Kenya's Top Court Gives Democracy a Second Chance
With its decision to nullify the results of last month's presidential election, Kenya's top court has invalidated the votes of some 15 million citizens. It has also struck a blow for democracy that will reverberate across Africa.
Now comes the hard part: Holding new elections within 60 days that are untainted by the irregularities, intimidation and violence that have scarred past contests.
The court's unprecedented decision -- the first time the re-election of an incumbent president has been reversed anywhere on the continent -- came in response to challenger Raila Odinga's complaint that President Uhuru Kenyatta's re-election victory was abetted by vote-rigging. The court found "irregularities and illegalities in the transmission of results" -- charges backed by independent observers (although there were also reports that the voting process was credible).
The court has yet to release its full written judgement. Yet what matters is that the process is working: One candidate filed a complaint, the court issued a decision, and the other candidate agreed to abide by it. The judiciary has affirmed its independence and moved to defend the integrity of Kenya's electoral process, bolstering the confidence of both voters and investors.
These developments also mark a deeper entrenchment of democracy in Africa, as demonstrated by the strength of opposition parties in Gambia, Ghana, Nigeria, Senegal and South Africa. It should encourage supporters of democracy and transparency in Zambia, where an opposition candidate was jailed on treason charges for contesting election results, and in the Democratic Republic of Congo, where President Joseph Kabila is trying to prolong his stay in power.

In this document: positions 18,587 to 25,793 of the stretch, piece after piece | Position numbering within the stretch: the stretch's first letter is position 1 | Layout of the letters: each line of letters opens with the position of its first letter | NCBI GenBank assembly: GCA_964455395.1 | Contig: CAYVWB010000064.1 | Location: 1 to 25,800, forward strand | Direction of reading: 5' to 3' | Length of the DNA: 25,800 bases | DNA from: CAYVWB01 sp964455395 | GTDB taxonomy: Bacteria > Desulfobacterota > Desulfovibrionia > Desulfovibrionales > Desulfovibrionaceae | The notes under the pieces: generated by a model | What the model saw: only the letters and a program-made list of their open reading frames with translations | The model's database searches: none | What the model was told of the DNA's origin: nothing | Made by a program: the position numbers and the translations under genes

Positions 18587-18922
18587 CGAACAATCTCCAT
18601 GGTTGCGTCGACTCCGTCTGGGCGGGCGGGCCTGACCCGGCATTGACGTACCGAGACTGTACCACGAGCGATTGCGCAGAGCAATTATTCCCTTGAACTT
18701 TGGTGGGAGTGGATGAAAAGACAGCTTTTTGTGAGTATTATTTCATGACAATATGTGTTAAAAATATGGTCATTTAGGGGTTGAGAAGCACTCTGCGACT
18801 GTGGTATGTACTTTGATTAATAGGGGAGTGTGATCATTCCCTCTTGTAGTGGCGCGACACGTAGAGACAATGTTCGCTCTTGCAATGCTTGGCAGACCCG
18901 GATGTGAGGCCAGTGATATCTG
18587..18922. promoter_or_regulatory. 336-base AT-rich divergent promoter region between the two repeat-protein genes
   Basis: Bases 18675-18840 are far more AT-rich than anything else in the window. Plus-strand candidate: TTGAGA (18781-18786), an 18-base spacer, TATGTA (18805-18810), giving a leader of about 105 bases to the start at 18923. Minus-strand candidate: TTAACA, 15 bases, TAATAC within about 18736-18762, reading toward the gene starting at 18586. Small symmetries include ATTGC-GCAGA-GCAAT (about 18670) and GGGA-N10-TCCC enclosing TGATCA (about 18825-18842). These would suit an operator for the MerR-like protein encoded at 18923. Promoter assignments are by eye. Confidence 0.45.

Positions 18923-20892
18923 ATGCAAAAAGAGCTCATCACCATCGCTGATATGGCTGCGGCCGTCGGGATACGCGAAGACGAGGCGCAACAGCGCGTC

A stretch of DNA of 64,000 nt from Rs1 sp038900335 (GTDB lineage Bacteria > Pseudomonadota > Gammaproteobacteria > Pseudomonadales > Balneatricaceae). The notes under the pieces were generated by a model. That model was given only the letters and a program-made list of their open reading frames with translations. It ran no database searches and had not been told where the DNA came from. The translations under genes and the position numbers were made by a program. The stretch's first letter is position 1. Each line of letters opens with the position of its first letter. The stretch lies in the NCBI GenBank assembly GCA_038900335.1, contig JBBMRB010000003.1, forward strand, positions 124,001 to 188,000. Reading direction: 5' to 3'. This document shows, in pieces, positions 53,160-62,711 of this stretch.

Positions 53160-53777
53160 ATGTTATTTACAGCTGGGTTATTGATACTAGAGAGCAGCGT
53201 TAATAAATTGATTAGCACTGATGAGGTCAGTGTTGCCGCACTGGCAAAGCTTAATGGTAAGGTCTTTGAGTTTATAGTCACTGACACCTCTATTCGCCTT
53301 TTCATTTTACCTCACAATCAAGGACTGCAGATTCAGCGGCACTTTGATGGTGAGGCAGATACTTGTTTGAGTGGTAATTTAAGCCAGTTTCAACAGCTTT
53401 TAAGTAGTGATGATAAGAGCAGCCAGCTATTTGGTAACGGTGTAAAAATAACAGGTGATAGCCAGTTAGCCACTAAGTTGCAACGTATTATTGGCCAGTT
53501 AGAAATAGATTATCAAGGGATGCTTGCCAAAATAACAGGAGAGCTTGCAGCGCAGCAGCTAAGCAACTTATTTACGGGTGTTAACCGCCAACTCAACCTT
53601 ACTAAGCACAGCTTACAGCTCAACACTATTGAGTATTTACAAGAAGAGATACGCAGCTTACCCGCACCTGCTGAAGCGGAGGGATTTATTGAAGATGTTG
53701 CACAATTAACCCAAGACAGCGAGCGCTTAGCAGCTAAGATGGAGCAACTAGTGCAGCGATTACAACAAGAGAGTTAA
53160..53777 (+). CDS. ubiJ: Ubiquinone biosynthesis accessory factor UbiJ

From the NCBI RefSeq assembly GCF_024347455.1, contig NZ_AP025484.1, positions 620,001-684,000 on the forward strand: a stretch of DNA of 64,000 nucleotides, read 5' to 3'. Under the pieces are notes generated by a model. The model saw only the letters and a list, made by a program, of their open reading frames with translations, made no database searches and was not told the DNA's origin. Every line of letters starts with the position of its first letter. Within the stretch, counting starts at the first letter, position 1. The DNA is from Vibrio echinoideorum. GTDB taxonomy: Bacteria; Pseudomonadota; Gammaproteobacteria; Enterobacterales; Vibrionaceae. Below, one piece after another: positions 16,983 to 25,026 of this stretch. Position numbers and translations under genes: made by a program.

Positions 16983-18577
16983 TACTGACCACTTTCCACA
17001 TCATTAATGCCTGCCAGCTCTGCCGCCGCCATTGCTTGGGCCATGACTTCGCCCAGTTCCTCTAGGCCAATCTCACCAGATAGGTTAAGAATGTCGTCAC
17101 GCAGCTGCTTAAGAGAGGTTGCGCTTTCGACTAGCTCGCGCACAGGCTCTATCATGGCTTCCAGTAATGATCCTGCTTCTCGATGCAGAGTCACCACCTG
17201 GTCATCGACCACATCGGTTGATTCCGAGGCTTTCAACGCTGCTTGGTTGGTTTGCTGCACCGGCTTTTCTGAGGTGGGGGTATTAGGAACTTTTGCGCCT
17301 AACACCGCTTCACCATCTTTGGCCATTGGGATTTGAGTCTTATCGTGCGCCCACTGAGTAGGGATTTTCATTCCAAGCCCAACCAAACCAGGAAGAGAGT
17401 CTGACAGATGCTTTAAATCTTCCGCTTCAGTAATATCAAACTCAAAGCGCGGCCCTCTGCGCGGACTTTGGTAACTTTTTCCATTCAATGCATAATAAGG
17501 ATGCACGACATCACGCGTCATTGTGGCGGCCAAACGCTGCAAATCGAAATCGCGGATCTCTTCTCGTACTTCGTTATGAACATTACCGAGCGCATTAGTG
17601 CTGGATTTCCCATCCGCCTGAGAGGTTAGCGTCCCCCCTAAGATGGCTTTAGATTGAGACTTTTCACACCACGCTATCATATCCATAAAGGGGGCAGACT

The danger is that the run-up to new elections in Kenya's highly polarized environment, and the inevitable disappointment of the losing side, will trigger violence. To give clear guidance to Kenya's electoral commission, the court needs to release its full ruling as soon as possible. A credible election demands a commission that commands greater public confidence. A working and secure electronic vote tallying system should not be beyond the reach of a country known for its digital innovations.
The new election will be closely fought. But the court's intervention should strengthen the public's faith in Kenya's judiciary and, by extension, its political process. That's a victory for all sides.
--Editors: James Gibney, Michael Newman.
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